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The first step in working on a piece—like this rather forlorn, century-old box—is a good assessment. Sometimes this requires nothing more than our five senses and experience.
In this case, we know right away that the interior is irredeemable. The edges are quite thread-bare, and the cloth smells strongly of mice. In our experience with pianos, one thing which will never fade from our olfactory memories is the smell of mouse pee: it sinks in to, and never comes out of, textiles. So, we know that the green velvet has to go!
Happily, the rest of the box is in great condition. The corners are still strongly glued, and were originally re-inforced with splines. While not as strong as dovetails, this is still quite a good construction technique, and it has served this box well for over a century. The hardware is original, and of solid brass. The key is missing, which we can deal with. There is a lid stay which prevents stress on the hinges, which again is a condition-saving extra in a box like this. The original burlap on the bottom is also worn, and is coming free.
The original finish is intact, although the shellac has seen some losses. Happily the finish on the interior tray is fabulous: shiny and full of warm colour. This gives us, and the box’s future owners, a feel for the original designer’s intent and execution in finishing. One of our pet peeves in the antiques business is dealers who slap a coat of polyurethane on everything they sell, thinking that this is ‘a nice finish for antiques’. A beautiful, warm, example of original 19th century shellac finish like this shows just how dull, yellowed, and obscene that practice is.
Our conclusion: this box is in rough condition, but well worth the effort in saving.
The first step in de-construction is to carefully remove the hardware. We label everything, and keep it in ziplock bags, to avoid wandering bits & pieces.
Because the original adhesive used was hide glue, it is easy to loosen the interior fittings. After about sixty years, it can become brittle, especially in non-wood applications like this, where there is exposure to the air. We carefully pull off the interior fittings, with a view to learning how the original makers did their work. That way, we can imitate their methods, using suitable replacement materials.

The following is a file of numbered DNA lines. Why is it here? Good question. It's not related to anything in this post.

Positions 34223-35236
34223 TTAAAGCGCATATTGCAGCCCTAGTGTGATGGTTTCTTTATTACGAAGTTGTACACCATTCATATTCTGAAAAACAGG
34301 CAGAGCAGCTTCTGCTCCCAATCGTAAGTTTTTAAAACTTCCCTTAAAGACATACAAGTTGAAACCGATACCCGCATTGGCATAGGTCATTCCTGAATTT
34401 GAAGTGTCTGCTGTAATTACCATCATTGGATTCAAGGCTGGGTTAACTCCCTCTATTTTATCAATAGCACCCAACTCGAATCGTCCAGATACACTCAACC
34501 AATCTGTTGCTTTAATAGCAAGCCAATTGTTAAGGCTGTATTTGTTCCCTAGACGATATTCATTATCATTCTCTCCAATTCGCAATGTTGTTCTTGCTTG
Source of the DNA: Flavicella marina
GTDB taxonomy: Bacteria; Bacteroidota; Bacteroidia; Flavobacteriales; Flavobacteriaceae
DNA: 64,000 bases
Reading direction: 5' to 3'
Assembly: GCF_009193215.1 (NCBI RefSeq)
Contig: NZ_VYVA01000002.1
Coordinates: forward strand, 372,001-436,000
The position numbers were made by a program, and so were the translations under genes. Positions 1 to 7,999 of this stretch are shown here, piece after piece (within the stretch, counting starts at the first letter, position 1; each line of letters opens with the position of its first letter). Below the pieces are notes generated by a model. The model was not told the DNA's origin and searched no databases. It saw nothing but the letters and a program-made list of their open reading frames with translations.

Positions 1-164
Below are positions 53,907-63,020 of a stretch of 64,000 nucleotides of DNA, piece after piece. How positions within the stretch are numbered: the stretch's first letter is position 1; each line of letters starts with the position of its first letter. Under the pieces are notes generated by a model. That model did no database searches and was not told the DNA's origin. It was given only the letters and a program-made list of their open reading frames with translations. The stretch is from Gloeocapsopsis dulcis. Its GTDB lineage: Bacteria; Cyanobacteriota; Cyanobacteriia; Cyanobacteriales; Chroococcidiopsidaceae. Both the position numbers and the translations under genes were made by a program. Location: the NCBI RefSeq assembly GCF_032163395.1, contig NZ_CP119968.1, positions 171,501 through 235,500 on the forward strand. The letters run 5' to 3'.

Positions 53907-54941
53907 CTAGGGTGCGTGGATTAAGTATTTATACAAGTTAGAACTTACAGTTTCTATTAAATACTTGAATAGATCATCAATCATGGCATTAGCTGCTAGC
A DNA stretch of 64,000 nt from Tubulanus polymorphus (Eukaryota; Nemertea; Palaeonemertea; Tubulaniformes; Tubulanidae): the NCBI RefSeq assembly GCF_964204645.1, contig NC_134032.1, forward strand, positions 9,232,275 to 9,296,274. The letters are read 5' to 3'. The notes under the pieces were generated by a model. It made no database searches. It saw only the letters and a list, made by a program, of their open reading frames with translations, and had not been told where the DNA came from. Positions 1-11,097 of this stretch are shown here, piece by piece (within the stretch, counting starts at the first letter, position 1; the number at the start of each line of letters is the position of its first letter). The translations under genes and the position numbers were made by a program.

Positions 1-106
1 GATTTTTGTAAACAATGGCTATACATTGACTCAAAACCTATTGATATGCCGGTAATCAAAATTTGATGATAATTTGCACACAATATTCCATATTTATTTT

With some persuasion, the velvet-lined panels pop right off, revealing a base of cardboard. We can match their overall thickness, even if we use different materials to replace them. Good records are important, even in the smallest project. Details like this mean that the interior tray will fit just as well when we are done as it did originally.
Because the exterior of the tray is so well-preserved, it will require minimal effort. The bottom is covered with black paper, and this just needs the corners re-glued. The leather pull-tabs are perfect in condition, size, and softness, with no trace of rot or hardening; we will leave them in place for another hundred years.
The panels in the main compartment are constructed similarly. However, the rests on which the tray sits are actually separately covered pieces of pine, glued to the wider cardboard-based pieces which are, in turn, glued to the sides. Pine is a very open-pored wood, which means that it will have absorbed—you guessed it!—mouse pee. We will have to fabricate new tray-rests, using wood as originally done. And again, we make a note of thicknesses and other dimensions, so that everything will fit properly when we are done.
As a point of interest, the pine-and-cardboard dual panels in the bottom are also nailed in place, although rather half-heartedly. Perhaps the manufacturer didn’t want to wait for all that glue to dry between each step? This reminds us that assembly lines and efficiency-over-craftsmanship was never limited to the 20th century.
3. Ready for the Next Step
Finally, we have stripped the old fabric away, recording the shapes and sizes of everything we will dispose of. The hardware is carefully stored away. Old glue residue has been scraped off, and everything is ready for re-covering. We are ready for the next step: the exterior finish, which will be the subject of our next blog entry.